So we just wrapped up another gun show weekend at the South Town Expo Center.
I’ve posted before about how we do shows, and we’re still some of the only dealers there that apparently give a damn. We still run ours like a trade show booth, totally open, as opposed to the traditional Crusty Bastard Dealer on one side of the table, snarling at anyone who dares to touch his table consisting of the same huntin’ guns he’s had for the last 47 consecutive shows.
This show we upped the ante by putting down carpet first. Not just for the customers benefit, but for my guys. If you’ve ever stood on concrete for two straight days, you know what I’m talking about. Plus if anybody drops a gun, it lands on the carpet, as opposed to the hard floor. I had somebody take a big chip out of the anodizing on a Stag upper doing that once.
We had a really successful show, and sold a bunch of guns. Overall, I was really happy.
There were a few interesting incidents this time around. Sometime before lunch on Sunday morning, there is this sudden BANG. Imagine 1,000 gun nuts in one room, suddenly becoming very quiet and looking around to see what dumbass just shot themselves. The quiet lasted for about a minute, nobody started screaming, nobody pointed any fingers, and the show continued on.
Later on, people in the offending area were talking about how somebody had dropped a clipboard, which was one version I heard, which was easily dismissed since collectively the population of this room had probably shot about a billion rounds of .22 LR, and it sounded suspiciously like a .22 to most of us. Later on I heard that somebody had accidentally somehow set off a primer. Primer? Primer, my ass.
This just goes to show, always assume guns are loaded, don’t point them at people, and keep your idiot finger off the trigger. That said, if you’re working a gun show, you had better be prepared to have guns pointed at you, no matter how infuriating and annoying you may find it.
About forty minutes after the “clipboard fell” a guy’s walking toward our booth, and he suddenly just flopped forward onto his face and started to shake. It looked like an epileptic seizure to me. PvtPyle shouted really loud to the crowd for anyone who was a paramedic, and I went and ran down to the other end of the building to the Crossroads “command post” to get the event staff to call someone. (demonstrating why I’m an idiot, because while I was sprinting across the aircraft hanger sized space, Uncle Barbie walked fifteen feet and got one of the security guards manning the door to use his radio. Which shows that a college education may get you a commission, but it is the career NCOs that get stuff done).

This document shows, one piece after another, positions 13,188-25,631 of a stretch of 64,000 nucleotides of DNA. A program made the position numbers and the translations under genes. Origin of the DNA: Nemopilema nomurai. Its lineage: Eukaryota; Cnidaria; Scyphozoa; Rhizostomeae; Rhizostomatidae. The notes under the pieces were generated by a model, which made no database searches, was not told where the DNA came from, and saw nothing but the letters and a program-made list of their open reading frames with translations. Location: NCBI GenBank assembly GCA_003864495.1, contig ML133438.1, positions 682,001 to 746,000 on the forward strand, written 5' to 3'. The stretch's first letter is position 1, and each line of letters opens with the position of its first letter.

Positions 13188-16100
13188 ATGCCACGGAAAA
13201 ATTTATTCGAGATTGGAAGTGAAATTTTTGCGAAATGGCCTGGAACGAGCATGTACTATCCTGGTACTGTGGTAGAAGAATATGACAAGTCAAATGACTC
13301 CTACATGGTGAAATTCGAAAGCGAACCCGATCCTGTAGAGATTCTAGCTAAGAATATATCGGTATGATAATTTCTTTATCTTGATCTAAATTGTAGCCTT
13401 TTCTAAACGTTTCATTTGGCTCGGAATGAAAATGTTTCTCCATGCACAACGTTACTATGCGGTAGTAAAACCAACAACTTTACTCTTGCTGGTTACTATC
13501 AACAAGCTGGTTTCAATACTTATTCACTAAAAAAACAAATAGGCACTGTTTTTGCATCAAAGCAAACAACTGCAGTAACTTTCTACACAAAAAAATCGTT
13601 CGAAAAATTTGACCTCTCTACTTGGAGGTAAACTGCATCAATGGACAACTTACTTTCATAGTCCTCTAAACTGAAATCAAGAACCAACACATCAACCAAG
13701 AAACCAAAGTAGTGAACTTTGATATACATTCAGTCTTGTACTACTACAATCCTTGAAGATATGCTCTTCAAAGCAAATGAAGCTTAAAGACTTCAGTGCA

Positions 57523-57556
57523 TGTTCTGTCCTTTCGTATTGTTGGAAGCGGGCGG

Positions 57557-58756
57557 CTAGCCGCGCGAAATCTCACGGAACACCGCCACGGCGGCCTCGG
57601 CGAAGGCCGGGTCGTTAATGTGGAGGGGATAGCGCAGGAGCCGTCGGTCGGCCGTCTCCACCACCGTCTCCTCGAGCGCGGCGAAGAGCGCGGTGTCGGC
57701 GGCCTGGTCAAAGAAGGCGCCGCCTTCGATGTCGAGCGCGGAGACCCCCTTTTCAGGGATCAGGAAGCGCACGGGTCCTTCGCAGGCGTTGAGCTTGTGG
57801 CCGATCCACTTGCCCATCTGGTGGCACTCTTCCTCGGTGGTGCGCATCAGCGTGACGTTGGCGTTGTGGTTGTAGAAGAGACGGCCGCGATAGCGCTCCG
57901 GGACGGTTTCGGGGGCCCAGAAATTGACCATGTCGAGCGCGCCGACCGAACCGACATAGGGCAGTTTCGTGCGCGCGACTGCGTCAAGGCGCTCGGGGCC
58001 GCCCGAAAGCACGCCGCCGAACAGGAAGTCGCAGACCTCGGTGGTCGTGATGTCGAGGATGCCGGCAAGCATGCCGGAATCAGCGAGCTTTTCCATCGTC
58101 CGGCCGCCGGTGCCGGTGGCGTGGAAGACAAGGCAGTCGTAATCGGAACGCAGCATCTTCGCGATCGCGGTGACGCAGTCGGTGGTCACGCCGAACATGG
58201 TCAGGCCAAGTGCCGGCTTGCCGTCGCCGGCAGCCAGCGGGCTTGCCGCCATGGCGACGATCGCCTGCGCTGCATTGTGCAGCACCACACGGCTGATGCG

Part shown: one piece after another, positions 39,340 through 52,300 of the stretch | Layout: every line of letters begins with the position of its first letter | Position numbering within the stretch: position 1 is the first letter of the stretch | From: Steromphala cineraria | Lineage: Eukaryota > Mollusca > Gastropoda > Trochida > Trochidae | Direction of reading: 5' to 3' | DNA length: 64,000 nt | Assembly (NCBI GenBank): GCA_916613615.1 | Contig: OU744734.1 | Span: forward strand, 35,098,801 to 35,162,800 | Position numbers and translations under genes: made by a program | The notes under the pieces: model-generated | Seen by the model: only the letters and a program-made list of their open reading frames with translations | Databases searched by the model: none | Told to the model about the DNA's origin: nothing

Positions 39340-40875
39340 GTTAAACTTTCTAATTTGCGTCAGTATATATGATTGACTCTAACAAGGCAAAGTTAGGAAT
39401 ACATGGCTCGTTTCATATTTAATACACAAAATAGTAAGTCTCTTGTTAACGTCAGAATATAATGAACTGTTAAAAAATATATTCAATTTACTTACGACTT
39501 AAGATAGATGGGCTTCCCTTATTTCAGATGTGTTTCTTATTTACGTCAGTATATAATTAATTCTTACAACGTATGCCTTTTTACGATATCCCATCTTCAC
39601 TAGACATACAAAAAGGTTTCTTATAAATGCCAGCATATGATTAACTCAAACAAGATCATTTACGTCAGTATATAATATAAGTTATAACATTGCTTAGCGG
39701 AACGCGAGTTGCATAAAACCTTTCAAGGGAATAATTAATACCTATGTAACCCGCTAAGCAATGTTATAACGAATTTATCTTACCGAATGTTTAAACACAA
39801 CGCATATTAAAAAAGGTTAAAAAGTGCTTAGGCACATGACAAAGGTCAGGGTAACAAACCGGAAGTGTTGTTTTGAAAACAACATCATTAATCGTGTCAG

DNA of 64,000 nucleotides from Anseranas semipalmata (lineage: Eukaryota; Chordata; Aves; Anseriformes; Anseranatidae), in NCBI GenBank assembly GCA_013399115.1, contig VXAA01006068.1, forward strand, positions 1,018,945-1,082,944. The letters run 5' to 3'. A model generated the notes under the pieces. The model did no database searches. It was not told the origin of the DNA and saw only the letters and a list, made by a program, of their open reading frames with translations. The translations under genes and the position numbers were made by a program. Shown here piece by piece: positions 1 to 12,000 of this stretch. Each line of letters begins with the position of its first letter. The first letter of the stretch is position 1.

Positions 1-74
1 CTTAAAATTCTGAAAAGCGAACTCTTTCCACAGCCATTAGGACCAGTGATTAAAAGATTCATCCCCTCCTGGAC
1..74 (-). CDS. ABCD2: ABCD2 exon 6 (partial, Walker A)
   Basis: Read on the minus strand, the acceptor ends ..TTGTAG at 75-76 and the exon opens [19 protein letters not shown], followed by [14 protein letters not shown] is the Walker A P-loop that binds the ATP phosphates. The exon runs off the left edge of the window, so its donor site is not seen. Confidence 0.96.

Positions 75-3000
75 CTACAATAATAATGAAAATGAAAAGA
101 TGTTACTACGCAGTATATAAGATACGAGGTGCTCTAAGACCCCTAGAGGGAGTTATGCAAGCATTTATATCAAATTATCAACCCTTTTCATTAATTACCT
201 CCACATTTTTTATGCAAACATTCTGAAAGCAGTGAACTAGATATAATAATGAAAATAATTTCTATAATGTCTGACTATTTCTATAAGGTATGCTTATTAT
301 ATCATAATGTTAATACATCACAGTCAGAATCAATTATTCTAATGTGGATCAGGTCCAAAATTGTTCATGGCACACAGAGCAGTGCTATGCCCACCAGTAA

He appeared to be fine after they checked him out. But so far in one day, we had had a negligent discharge, and a seizure. Since things tend to happen in threes, I waited for something else bad to happen, but apparently nothing did, though I did eat a convention center burrito for lunch, so ask me tomorrow morning how that worked out…
Now a note on people watching at the gun show. Damn it, people. If I wanted to have people whine about free stuff, I would go hang out at the democratic convention. I’m in a building full of gun folks, who I would expect to understand a few simple facts about capitalism, but that’s way too much to wish for.
What am I talking about, you ask? Well, we always bring our Prism simulator. Think of it as $15,000 worth of equipment and top-of-the-line training software, that normally you have to pay good money for, or go through a police academy to get access to. But we bring ours out for the general public to use at the show for free, because people enjoy it, and it always gathers a large crowd at our booth.
But damn it, if I’m letting you use my simulator for free, don’t you dare bitch at me because I won’t let your kid play with it like it is the Lethal Enforcers game at your local Walmart. We don’t let anybody under 16 use the simulator (unless we know them and trust them) because in the past we had a little kid drop the laser equipped Sig (both of which are real expensive) on the concrete, and his derelict chimp of a father immediately said “Oh, I ain’t payin’ for that!” And another time we had a kid use two fingers to pull the heavy double action trigger, and he pinched himself, which of course, was our fault.
So yesterday we had this one guy get all sorts of offended when we wouldn’t let his eight year old “shoot all the bad guys”. He then proceeded to take a seat, and pontificate about how this wasn’t fair, and it was a bunch of “bull shit” for about ten minutes.
Listen you monosyllabic moron, if you want fair, you picked the wrong culture to belong to. The gun culture doesn’t care what you think is fair. You survive by the sweat of your brow, or you friggin’ crawl back under your mossy rock and die. If somebody decides to let you use their expensive stuff for free, use it according to their standards, or buy your own. If the person that spent their heard earned money to buy the cool toys wants to set the rules on how to use those toys, you can have a nice warm cup of shut the hell up, or go with their rules. If you want free and fair, the anti-gun culture welcomes you with open arms.
Idiots like that are, luckily, few and far between. The vast majority of people I deal with at the shows are awesome. Thank goodness.
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